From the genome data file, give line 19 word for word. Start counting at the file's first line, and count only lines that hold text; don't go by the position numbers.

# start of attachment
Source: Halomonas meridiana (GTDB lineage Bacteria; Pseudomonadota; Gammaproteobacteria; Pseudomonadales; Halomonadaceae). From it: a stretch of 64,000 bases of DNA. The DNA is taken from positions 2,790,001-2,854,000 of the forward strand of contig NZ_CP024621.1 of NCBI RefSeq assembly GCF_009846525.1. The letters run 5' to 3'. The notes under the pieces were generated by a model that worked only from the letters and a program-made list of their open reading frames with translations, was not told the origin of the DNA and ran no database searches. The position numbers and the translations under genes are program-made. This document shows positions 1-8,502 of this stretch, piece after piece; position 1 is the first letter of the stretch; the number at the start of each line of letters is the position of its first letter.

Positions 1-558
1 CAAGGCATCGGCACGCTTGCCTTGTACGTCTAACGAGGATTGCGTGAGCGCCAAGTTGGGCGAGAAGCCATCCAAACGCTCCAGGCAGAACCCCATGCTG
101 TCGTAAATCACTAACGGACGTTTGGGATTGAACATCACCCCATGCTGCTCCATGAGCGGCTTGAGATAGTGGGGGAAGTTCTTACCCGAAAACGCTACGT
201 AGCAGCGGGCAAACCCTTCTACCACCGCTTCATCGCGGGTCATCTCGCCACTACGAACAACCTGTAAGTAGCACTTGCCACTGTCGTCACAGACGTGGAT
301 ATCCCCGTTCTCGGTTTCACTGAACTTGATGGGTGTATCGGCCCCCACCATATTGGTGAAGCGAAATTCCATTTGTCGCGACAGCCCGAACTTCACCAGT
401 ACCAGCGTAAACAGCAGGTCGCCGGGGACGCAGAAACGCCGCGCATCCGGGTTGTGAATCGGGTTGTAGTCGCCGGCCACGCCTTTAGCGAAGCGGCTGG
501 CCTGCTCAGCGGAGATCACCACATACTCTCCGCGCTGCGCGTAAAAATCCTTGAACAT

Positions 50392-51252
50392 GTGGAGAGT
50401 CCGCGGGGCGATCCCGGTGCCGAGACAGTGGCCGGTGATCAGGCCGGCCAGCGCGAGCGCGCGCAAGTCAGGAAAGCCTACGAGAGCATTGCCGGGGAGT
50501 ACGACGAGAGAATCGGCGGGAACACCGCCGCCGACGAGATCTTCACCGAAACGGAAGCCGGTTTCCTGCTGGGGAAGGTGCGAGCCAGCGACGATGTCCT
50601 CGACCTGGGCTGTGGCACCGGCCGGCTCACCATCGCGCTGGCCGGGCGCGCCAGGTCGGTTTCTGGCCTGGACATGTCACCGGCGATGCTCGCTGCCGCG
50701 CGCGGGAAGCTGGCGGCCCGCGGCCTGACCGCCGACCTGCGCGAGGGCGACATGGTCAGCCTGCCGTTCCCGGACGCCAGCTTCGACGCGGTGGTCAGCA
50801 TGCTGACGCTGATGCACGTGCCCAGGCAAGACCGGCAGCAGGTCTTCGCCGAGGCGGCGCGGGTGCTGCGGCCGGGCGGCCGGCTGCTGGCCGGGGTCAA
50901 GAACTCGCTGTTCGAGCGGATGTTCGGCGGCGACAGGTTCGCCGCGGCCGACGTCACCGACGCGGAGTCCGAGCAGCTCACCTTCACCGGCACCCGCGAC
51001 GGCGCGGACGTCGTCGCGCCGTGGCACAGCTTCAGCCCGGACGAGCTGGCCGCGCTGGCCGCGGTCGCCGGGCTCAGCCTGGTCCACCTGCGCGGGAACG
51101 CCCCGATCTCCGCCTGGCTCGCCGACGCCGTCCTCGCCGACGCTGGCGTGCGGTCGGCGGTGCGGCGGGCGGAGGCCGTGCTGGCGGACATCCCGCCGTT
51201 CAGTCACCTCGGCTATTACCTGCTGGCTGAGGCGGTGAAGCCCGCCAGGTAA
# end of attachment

51201 CAGTCACCTCGGCTATTACCTGCTGGCTGAGGCGGTGAAGCCCGCCAGGTAA